I think the inconsistency appears when you get into the timing. Many people who I know that are pro-choice/pro-women's reproductive rights/pro-abortion ARE ALSO against third trimester or late-term abortions. There seems to be a crucial time period when it is seemingly acceptable to terminate a pregnancy and when it is not.
in 2016, the UMC, which has generally only taken steps towards a more liberal stance on all issues, actually took a more conservative step.For 40 years the United Methodist Church has supported the Supreme Court’s infamous Roe v. Wade decision – that is, until last week.Delegates of the country’s third-largest religious body voted 445 to 310 to repeal the official resolution supporting the case establishing a constitutional “right” to abortion during its General Conference. They also voted to sever its affiliation with the Religious Coalition for Reproductive Choice (RCRC), an interfaith organization co-founded by the United Methodist Church.Gordon: QuoteI think the inconsistency appears when you get into the timing. Many people who I know that are pro-choice/pro-women's reproductive rights/pro-abortion ARE ALSO against third trimester or late-term abortions. There seems to be a crucial time period when it is seemingly acceptable to terminate a pregnancy and when it is not. Well if you watched the debates, you'll recall that Trump really hammered in on Clinton when she said that she would not vote to make even partial-birth abortions illegal. And no, before you ask I don't recall which debate nor do I have the transcript.
Quote from: Bill McEnaney on August 14, 2017, 12:45:36 amdoes it make sense for him to let his politics trump his religionI'd assume it doesn't trump his religious beliefs, but his religious beliefs do not fully match Church teachings. According to a Pew Research poll, U. S. Catholics are not universally opposed to abortion.On the issue of abortion, about half of all U.S. Catholics say it is morally wrong, though that number shoots up to 83 percent among Catholics who attend services regularly. --sourcePerhaps you don't consider "cafeteria Catholics" true Catholics, but if you regard the "only true Catholic" to be someone who accepts all Church teaching, you're omitting at least 87% of American Catholics (that's the percent that believe contraception is OK).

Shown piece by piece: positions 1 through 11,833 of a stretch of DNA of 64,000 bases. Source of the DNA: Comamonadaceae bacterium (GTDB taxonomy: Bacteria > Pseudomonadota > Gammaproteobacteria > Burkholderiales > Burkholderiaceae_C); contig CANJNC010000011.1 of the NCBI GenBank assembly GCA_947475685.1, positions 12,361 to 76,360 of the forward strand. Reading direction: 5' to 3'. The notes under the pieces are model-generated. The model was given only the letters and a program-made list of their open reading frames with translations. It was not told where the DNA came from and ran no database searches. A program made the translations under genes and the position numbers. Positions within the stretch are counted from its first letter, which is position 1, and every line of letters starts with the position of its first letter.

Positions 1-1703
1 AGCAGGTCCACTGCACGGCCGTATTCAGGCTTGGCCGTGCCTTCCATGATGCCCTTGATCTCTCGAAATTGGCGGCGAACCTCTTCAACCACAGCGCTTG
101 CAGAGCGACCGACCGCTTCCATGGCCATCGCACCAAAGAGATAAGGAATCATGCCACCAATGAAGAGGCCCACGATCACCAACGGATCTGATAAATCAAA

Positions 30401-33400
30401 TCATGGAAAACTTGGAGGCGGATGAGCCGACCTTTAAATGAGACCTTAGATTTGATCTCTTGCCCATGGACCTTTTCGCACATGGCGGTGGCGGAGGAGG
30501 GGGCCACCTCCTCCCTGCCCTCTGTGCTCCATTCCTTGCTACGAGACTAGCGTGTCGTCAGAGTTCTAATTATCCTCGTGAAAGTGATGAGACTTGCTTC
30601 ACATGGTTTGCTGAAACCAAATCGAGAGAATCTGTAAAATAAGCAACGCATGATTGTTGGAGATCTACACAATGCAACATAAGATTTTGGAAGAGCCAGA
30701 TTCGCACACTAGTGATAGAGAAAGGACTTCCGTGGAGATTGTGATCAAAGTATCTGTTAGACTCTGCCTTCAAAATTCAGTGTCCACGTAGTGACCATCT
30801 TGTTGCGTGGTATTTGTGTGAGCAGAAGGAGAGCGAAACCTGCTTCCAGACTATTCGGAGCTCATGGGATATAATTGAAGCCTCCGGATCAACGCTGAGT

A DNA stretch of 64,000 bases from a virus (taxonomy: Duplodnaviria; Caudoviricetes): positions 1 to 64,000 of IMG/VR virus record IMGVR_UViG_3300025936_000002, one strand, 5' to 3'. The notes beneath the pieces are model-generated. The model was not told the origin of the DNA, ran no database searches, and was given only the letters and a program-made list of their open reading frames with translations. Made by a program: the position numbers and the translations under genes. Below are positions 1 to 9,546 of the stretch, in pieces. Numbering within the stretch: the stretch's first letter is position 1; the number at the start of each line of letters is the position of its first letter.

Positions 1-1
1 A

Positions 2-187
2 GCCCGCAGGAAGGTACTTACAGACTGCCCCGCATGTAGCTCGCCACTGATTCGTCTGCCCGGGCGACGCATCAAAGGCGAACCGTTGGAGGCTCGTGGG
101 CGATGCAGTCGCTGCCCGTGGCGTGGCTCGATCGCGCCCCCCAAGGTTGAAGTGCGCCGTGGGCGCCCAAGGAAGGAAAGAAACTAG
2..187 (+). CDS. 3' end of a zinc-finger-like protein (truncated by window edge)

does it make sense for him to let his politics trump his religion
This seems odd to me, since all of the evidence indicates that cutting health coverage as much as the Republicans proposed would result in additional and unnecessary deaths, so voting for this proposal would be tantamount to murder. But let's given a GOP legislator the benefit of the doubt -- let's say that he genuinely believes that the all the studies are wrong and that we would all be better off with the cuts Republicans propose.
But what about this? One of the big reasons I am pro-choice is that I believe that the evidence shows that outlawing abortion doesn't prevent it, it just makes it more dangerous and results in women being maimed and killed along with fetuses being aborted. I believe that the best way to reduce abortions without killing women is to keep abortion legal but to take steps -- more money for adoption services, greater access to contraceptives, etc. -- to make it increasingly rare.So why would my hypothetical Republican legislator be allowed to remain a Catholic in good standing (since he believes in good faith that his vote would not cause people to die as the evidence suggests), while I would be excommunicated even though I believe that my actions would result in fewer deaths from abortions, which would seem to be what the Catholic Church would ultimately want? (Full disclosure: I am not actually a Catholic in the first place, but you get the issue I am trying to explore.)